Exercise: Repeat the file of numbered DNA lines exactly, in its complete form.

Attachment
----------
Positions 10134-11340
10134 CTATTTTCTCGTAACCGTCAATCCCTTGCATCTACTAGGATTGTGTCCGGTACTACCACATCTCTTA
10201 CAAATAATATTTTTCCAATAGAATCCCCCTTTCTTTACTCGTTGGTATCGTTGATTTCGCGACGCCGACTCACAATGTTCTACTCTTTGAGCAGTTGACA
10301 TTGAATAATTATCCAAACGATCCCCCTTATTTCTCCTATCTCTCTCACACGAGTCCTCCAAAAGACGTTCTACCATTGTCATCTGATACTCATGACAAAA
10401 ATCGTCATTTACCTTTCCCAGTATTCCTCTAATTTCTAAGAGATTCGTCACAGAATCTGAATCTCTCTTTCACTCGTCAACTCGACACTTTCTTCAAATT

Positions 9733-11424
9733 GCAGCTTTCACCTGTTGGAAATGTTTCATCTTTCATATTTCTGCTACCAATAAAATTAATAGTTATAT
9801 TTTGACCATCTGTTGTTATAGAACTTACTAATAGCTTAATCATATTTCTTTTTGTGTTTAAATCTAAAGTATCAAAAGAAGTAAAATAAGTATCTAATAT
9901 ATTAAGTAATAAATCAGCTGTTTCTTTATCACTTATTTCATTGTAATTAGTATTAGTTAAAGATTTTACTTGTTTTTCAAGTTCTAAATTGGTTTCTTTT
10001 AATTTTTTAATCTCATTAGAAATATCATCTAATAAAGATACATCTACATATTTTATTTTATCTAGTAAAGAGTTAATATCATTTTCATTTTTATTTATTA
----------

Positions 10134-11340
10134 CTATTTTCTCGTAACCGTCAATCCCTTGCATCTACTAGGATTGTGTCCGGTACTACCACATCTCTTA
10201 CAAATAATATTTTTCCAATAGAATCCCCCTTTCTTTACTCGTTGGTATCGTTGATTTCGCGACGCCGACTCACAATGTTCTACTCTTTGAGCAGTTGACA
10301 TTGAATAATTATCCAAACGATCCCCCTTATTTCTCCTATCTCTCTCACACGAGTCCTCCAAAAGACGTTCTACCATTGTCATCTGATACTCATGACAAAA
10401 ATCGTCATTTACCTTTCCCAGTATTCCTCTAATTTCTAAGAGATTCGTCACAGAATCTGAATCTCTCTTTCACTCGTCAACTCGACACTTTCTTCAAATT

Positions 9733-11424
9733 GCAGCTTTCACCTGTTGGAAATGTTTCATCTTTCATATTTCTGCTACCAATAAAATTAATAGTTATAT
9801 TTTGACCATCTGTTGTTATAGAACTTACTAATAGCTTAATCATATTTCTTTTTGTGTTTAAATCTAAAGTATCAAAAGAAGTAAAATAAGTATCTAATAT
9901 ATTAAGTAATAAATCAGCTGTTTCTTTATCACTTATTTCATTGTAATTAGTATTAGTTAAAGATTTTACTTGTTTTTCAAGTTCTAAATTGGTTTCTTTT
10001 AATTTTTTAATCTCATTAGAAATATCATCTAATAAAGATACATCTACATATTTTATTTTATCTAGTAAAGAGTTAATATCATTTTCATTTTTATTTATTA